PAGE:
Soft X-ray spectroscopy of nanoparticles by velocity map imaging
Published Web Locationhttps://doi.org/10.1063/1.4982822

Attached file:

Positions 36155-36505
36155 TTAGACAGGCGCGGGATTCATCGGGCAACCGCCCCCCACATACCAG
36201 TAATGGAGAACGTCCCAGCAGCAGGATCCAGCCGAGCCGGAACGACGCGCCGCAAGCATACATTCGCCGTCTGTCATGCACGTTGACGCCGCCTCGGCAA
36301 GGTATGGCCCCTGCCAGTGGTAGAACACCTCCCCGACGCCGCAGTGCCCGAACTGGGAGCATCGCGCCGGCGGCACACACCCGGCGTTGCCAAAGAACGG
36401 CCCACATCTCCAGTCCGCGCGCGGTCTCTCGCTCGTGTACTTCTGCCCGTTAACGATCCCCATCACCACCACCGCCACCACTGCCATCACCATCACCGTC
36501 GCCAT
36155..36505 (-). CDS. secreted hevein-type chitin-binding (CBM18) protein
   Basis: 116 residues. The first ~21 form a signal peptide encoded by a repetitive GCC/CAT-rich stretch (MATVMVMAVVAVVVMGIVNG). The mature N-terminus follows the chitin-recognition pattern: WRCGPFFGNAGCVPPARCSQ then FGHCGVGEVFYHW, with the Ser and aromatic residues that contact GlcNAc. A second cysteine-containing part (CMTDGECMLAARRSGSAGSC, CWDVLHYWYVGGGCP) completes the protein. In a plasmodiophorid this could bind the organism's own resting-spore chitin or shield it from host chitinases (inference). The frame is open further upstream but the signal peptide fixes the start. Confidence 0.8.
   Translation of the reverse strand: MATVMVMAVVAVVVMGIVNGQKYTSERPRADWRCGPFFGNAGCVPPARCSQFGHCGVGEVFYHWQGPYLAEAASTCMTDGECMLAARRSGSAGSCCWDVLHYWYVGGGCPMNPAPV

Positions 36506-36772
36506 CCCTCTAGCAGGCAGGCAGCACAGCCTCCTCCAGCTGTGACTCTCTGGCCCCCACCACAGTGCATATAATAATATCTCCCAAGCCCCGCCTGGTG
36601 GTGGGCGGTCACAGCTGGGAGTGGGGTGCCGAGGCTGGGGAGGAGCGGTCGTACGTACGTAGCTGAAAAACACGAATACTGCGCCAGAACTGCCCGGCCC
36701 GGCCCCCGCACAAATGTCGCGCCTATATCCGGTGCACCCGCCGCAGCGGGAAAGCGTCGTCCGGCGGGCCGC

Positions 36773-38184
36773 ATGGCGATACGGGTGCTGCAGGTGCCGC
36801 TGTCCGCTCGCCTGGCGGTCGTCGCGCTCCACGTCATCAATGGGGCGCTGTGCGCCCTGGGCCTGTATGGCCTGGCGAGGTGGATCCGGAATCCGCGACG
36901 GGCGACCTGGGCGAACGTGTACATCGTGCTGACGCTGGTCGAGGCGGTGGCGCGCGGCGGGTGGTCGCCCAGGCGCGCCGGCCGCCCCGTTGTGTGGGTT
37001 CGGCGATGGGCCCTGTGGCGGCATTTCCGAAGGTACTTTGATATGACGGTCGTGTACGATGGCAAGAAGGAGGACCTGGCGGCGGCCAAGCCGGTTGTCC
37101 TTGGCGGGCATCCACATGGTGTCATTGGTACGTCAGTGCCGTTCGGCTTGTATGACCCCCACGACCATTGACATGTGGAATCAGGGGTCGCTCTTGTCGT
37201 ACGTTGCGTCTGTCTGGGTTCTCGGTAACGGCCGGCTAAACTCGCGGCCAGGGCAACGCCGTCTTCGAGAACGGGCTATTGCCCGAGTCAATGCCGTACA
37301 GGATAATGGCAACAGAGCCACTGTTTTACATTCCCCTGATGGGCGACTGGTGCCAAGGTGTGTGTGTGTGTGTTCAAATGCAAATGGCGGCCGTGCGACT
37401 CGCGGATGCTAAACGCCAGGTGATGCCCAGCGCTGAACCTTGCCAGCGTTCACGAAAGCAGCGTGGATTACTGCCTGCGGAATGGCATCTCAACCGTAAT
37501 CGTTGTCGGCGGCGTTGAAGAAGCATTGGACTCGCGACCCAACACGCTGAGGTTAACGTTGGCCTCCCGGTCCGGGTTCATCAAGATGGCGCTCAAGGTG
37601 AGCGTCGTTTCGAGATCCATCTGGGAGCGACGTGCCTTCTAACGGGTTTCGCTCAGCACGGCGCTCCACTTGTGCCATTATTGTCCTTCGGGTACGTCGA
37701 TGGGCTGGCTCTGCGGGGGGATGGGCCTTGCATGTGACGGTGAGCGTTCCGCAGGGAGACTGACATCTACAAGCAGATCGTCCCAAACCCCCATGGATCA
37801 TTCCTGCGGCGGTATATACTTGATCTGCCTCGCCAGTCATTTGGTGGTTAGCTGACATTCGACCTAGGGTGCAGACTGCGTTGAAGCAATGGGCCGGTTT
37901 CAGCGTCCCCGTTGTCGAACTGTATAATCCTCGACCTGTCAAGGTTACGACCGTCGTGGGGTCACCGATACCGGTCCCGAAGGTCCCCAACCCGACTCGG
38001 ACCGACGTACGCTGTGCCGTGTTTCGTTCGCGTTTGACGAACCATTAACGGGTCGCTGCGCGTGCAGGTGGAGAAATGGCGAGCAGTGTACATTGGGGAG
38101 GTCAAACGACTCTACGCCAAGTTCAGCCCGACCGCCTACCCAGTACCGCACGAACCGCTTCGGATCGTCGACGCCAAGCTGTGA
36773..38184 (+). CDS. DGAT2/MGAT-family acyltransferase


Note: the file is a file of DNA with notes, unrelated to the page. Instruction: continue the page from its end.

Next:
Velocity map imaging (VMI), a technique traditionally used to study chemical dynamics in the gas phase, is applied here to study X-ray photoemission from aerosol nanoparticles. Soft X-rays from the Advanced Light Source synchrotron, probe a beam of nanoparticles, and the resulting photoelectrons are velocity mapped to obtain their kinetic energy distributions. A new design of the VMI spectrometer is described. The spectrometer is benchmarked by measuring vacuum ultraviolet photoemission from gas phase xenon and squalene nanoparticles followed by measurements using soft X-rays. It is demonstrated that the photoelectron distribution from X-ray irradiated squalene nanoparticles is dominated by secondary electrons. By scanning the photon energies and measuring the intensities of these secondary electrons, a near edge X-ray absorption fine structure (NEXAFS) spectrum is obtained. The NEXAFS technique is used to obtain spectra of aqueous nanoparticles at the oxygen K edge. By varying the position of the aqueous nanoparticle beam relative to the incident X-ray beam, evidence is presented such that the VMI technique allows for NEXAFS spectroscopy of water in different physical states. Finally, we discuss the possibility of applying VMI methods to probe liquids and solids via X-ray spectroscopy.